Map of Ancient Greece

While satellite imagery offersextraordinary accuracy of the contemporary topography, the reader should be cautioned that ancient landscape, and especially the coastline might have been considerably different than today. Good examples of this fact are the locations of Troy, Miletos, and Thermopylae. The ancient places existed next to the coast or a largeharborwhile today they appear landlocked. In several such cases, I have drawn the ancient coastline after considerable research, and I hope to add more in the future.

: View the placemarks on terrain generated from satellite photos

The following version is availabe via Google Maps. It contains just about the same data, except the maps above are updated and will continue to be updated.

Send me an emailand help me improve the accuracy of thismap.

Please be aware that this method only allows searches up to the letter S during to some technical issues that should be resolved soon.

Disables the hyperlinks in placemarks

This is a relatively large file so be patient while it downloads.

Approximate Locationmeans that despite all my efforts I was unable to locate the exact ancient place on the map. The placemark is on the most commonly accepted location and should be considered accurate within the vicinity of the pin on the map.

Accurate Placemarks:Ifneither approximate nor general appear in the pop-up window, the placemark indicates the exact location on the map of the ancient Greek place. Most often, the ruins of the place are visible in Satellite view under or near the placemarkafter zooming in. By accurate is meant as accurately as possible. While the placemark is located onthe ancient excavations, the excavated ruinscould be a small part of the actual ancient location that might have relocated several times in the area during the past 4 millennia.

The individual files are large (1300x1200px, ~50-100KB each, JPG)

Did you see an error or an omission? Do you have have more accurate information about a place on the map?

This map takes advantage of Google Maps architecture, and it is growing over time. I put it together for my own research purposes, but soon realized that it could be a useful tool for others.

Click for larger view (1300×1200 ~325KB; JPG).

Click the highlighted place to reveal it on the map

General Locationmeans that the particular ancient Greek place cannot be pinpointed specifically, but instead it spans the general area around the placemark. Mostoften in this case a modern city covers the ancient site.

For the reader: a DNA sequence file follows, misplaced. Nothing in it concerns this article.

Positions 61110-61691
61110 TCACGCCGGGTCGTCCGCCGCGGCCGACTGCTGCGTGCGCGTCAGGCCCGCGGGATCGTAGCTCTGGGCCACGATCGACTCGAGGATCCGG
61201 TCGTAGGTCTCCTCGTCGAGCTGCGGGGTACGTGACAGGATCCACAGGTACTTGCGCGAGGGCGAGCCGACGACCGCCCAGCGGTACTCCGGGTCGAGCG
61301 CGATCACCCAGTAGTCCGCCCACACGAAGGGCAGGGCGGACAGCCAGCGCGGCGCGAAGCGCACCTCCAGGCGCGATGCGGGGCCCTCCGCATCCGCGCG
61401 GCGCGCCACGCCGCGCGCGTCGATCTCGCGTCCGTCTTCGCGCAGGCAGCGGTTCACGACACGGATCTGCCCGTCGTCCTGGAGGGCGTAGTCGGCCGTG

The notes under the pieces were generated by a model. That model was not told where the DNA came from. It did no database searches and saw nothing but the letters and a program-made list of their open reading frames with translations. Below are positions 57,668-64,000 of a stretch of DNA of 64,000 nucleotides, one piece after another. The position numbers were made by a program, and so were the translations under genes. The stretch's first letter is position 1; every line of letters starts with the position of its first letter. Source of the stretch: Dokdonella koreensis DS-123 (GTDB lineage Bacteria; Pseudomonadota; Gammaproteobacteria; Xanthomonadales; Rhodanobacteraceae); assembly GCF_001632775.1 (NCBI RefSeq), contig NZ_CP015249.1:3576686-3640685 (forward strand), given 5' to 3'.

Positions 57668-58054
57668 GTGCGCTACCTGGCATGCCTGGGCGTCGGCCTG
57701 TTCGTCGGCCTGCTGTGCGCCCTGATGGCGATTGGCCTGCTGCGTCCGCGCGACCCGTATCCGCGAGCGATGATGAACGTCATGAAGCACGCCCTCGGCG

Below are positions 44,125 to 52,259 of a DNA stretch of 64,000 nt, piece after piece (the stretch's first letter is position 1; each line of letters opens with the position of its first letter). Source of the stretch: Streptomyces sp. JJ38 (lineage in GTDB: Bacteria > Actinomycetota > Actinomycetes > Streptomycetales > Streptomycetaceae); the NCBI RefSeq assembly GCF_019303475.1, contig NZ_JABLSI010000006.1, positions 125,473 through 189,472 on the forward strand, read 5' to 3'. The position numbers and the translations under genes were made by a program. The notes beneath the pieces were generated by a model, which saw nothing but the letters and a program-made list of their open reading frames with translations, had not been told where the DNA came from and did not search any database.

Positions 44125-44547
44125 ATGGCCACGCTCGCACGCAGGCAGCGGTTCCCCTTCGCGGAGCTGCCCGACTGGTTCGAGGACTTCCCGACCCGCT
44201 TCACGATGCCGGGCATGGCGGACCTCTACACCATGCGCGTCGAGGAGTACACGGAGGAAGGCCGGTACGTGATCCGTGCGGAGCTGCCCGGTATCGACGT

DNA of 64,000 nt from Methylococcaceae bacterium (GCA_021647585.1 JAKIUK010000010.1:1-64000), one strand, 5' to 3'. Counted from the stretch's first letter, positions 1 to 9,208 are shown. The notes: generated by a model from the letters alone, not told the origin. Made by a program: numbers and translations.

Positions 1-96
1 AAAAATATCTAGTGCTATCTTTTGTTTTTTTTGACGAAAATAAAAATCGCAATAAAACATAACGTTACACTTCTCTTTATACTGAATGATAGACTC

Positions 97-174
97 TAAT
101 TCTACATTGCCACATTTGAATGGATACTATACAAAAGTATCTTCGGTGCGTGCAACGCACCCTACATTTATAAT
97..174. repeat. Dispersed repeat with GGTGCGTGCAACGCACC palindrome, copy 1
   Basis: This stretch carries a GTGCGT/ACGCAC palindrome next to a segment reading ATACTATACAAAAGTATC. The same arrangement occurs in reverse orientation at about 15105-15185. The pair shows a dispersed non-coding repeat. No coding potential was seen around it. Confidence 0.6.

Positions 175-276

Thelist on the left of the mapis sorted A-Z. Use the pages at the bottom of the list to find the place you are looking for. Be aware that several places have names that are transliterated in alternative ways. While every effort was made to include as many name variants as possible you might find that some names are missing from the place marks.

Reveals the place names next to the placemarks

You might need to install theGoogle Earth plug-infor this functionality

Earth view allows you to zoom using your mouse controls

In the Find window type the location you are looking for

Go to the top of your screen and select EditFind

This map is divided into smaller areas to facilitate easier viewing over the internet. Click on each orange square to see each area.

In this map I have identified as many of the major and minor cities, and places of interest of Ancient Greece. To complete the task, I consulted multiple resources, original research papers, old and modern maps, online hints, and ancient texts relevant to each place on the map.

: Allows you to use Google Earth-like interface and buttons.

Offers oblique views of the satellite images

Clicking on each placemark will invoke a pop-up window that contains the name and more information about each ancient Greek place on the map.

Open this mapin a full browser window

The map above displays the ancient Greek cities, places of interest, and centers of influence within and without the borders of the modern country.

*please note that not all sites have been identified in terms of era. This is a long, ongoing process and the map will be updated as time allows.

I have identified each site as either approximate, or accurate. You will find these designations on the pop-up window after clicking on each map place:

The result of the find will be highlighted on the names on the left

Probable Locationmeans thattheexact location of a known place could not be accurately pinpointed on the map. The placemark is placed on the most likely location.

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